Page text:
As it turns out, Kovner’s ultraright politics ran counter to those of his grandfather Nathan and his great-uncle Benjamin, who were a couple of revolutionaries fleeing Czarist repression. And it didn’t stop there. Two of Kovner’s father’s cousins were accused by HUAC of being communists in the labor movement in the fifties. Both took the Fifth. Pat Kovner, Bruce’s cousin, recalled, “It was a terrible time of repression and people losing their jobs and being humiliated in public. People were frightened to death.” Around the same time, Kovner’s second cousin, Fay Kovner Mukes, was accused of heading the “Hollywood Communist Club.”
Bruce Kovner’s father, Isidore “Moishe” Kovner, a mechanical engineer who moved the family to California, did not share his relatives’ politics. Weiss reports that he crossed a picket line to work in an aircraft factory during World War II. Fay Kovner Mukes recounts, “He was visiting at [his cousin] Julius’s house, and when Julius found out he was a scab, he threw him out and said, ‘I want nothing to do with you.’”
Kovner entered Harvard College in 1962, where he became a prize student of Edward C. Banfield. Banfield had been in Roosevelt’s New Deal farm administration, but eventually became a reactionary, specializing in hatred of the poor. Kovner became part of Banfield’s intellectual circle alongside Daniel Patrick Moynihan, theorist of “benign neglect” and James Q. Wilson, a professor emeritus at Harvard University who argued on behalf of executing mentally retarded people thusly: “Why should being stupid excuse one from a penalty that is routinely imposed on people who are not stupid?” Where is the Jonathan Swift of our age who might be equipped to deal with the genuine stupidity of a James Q. Wilson?
After an unsuccessful attempt at writing a PhD, Kovner moved to New York where he tried began driving a cab while pursuing a free-lance journalism career. Not long afterwards, Kovner discovered the commodities market and began to make money, eventually going to work for an outfit called Commodities Corp that was absorbed by Goldman-Sachs. He started his own company in 1983 and began his long march to the top of the financial food chain.
Although it is beyond the scope of this post to explain hedge funds, a word or two might be useful. These are basically unregulated private investment corporations trading on behalf of extremely wealthy individuals and institutions. They traditionally “hedge” their investments by techniques such as “selling short”, which involves selling securities that one does not own, in the hopes that they can be repurchased at bargain basement prices when their market price has declined. Needless to say, hedge funds are extremely risky as the LTCM fiasco would illustrate. To show how risky they can be, Kovner’s own fortunes have declined in an increasingly unstable market. Last year he earned a paltry $100 million, hardly enough to keep his 18 bathrooms stocked with Charmin’s finest.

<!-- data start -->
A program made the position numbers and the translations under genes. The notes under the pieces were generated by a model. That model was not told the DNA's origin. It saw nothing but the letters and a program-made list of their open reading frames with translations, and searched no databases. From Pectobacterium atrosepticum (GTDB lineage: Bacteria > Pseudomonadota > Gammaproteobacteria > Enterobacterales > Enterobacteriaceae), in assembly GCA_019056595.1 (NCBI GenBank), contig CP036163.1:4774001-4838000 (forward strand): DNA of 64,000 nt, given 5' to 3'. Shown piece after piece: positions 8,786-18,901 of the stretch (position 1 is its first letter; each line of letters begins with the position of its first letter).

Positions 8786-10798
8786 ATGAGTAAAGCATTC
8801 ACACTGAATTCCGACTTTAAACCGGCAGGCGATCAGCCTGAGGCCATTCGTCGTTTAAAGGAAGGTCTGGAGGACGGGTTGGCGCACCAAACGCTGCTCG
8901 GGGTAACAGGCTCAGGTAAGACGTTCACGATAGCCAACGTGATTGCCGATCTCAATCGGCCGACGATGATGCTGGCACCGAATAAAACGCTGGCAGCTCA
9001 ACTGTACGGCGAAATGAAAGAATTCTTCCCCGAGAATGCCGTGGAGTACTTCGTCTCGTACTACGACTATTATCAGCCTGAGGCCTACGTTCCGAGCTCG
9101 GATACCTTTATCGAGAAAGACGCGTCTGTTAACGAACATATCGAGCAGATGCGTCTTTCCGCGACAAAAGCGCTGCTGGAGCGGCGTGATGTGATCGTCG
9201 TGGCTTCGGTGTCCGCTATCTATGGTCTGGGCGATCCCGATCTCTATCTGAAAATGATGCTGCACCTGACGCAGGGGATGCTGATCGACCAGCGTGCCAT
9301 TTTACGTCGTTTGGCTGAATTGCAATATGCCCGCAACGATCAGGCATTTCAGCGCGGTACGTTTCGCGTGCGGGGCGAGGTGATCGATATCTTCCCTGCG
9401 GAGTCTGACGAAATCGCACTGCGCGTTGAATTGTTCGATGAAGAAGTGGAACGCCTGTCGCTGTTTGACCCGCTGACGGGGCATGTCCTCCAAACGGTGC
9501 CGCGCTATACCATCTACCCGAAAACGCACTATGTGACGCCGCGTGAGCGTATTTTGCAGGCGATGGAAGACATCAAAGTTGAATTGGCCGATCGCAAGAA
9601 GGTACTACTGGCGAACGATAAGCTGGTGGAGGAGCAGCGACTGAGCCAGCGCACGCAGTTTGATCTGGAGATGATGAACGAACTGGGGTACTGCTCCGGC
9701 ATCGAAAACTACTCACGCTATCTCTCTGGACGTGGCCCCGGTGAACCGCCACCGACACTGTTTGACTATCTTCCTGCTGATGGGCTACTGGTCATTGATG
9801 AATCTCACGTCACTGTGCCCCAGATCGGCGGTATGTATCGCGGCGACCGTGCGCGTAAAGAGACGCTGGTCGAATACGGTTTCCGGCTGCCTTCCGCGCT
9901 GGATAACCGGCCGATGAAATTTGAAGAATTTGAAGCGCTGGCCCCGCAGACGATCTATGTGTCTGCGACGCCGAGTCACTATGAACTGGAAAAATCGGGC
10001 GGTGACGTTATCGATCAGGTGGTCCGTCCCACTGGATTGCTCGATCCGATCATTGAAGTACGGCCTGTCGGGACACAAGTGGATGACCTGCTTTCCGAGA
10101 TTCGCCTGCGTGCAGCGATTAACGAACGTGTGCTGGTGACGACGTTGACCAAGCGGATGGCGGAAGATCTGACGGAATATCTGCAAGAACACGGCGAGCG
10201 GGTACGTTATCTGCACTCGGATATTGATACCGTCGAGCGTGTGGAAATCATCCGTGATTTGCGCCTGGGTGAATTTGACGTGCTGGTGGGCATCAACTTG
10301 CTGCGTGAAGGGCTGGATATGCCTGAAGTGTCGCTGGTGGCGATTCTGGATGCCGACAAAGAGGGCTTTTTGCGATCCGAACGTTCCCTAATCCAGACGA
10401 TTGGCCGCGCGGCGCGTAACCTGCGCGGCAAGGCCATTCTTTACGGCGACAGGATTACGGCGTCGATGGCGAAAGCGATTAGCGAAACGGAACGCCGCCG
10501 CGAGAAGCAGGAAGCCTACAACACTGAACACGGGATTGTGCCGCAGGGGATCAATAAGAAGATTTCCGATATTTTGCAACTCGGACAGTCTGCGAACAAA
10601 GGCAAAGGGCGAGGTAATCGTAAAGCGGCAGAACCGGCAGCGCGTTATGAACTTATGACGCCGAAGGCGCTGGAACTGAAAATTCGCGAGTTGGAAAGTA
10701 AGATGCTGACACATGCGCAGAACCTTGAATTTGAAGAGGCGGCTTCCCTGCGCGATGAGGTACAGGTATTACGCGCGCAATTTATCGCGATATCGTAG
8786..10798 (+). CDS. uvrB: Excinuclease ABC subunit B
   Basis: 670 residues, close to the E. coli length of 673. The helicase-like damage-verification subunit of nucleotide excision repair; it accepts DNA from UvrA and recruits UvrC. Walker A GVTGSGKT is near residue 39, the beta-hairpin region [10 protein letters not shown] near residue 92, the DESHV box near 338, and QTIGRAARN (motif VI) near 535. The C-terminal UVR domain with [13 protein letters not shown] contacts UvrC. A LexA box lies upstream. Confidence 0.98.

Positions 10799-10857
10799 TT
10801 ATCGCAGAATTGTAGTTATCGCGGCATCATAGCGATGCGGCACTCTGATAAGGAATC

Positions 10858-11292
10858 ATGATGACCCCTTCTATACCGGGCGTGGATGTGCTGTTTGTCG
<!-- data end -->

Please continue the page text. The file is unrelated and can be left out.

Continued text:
In the course of researching this article, I found myself increasingly and morbidly fascinated by Edward C. Banfield, who comes across as one of the meanest intellectuals ever. Banfield served as head of the Presidential Task Force on Model Cities under President Richard M. Nixon, one of the meanest presidents in our history. His best-known and most controversial work is the 1970 “The Unheavenly City”, an excerpt of which appeared in a N.Y. Times op-ed piece that year:
The tangle of social pathologies that people mainly have in mind when they speak of “the urban crisis” arises principally from the presence in the inner districts of the central cities and of their larger, older suburbs of a small “lower class” the defining feature of which is its inability (or at any rate failure) to take account of the future and to control impulses.
The lower (as opposed to working) class person never sacrifices any present satisfaction for the sake of a larger future one. He lives from moment to moment.
This is to say, he does not discipline himself to acquire an occupational or other skill, to hold down a regular job, to maintain stable family ties, or to stay out of trouble with the law. His bodily needs (especially for sex) and his taste for “action” take precedence over everything else. The slum is his natural habitat. He does not care how dirty, and dilapidated his housing is, and he does not notice or care about the deficiencies of public facilities like schools, parks, and libraries. Indeed, the very qualities that make the slum repellent to others make it attractive to him. He likes the feeling that something violent is about to happen and he likes the opportunities to buy or sell illicit commodities and to find concealment from the police.
When I read this garbage, a feeling of déjà vu comes over me. Where have I read this sort of thing before? And then it dawns on me, it is the same kind of hatred of the poor that you could find in the 19th century.
For example, Charles Loring Brace, the head of New York City’s Children’s Aid Society, argued that the “greatest danger” to America’s future was the “existence of an ignorant, debased, and permanently poor class in the great cities. . . . The members of it come at length to form a separate population. They embody the lowest passions and the most thriftless habits of the community. They corrupt the lowest class of working-poor who are around them. The expenses of police, prisons, of charities and means of relief, arise mainly from them.”
Meanwhile, the draconian British New Poor Law of 1834 was designed to save the poor from themselves: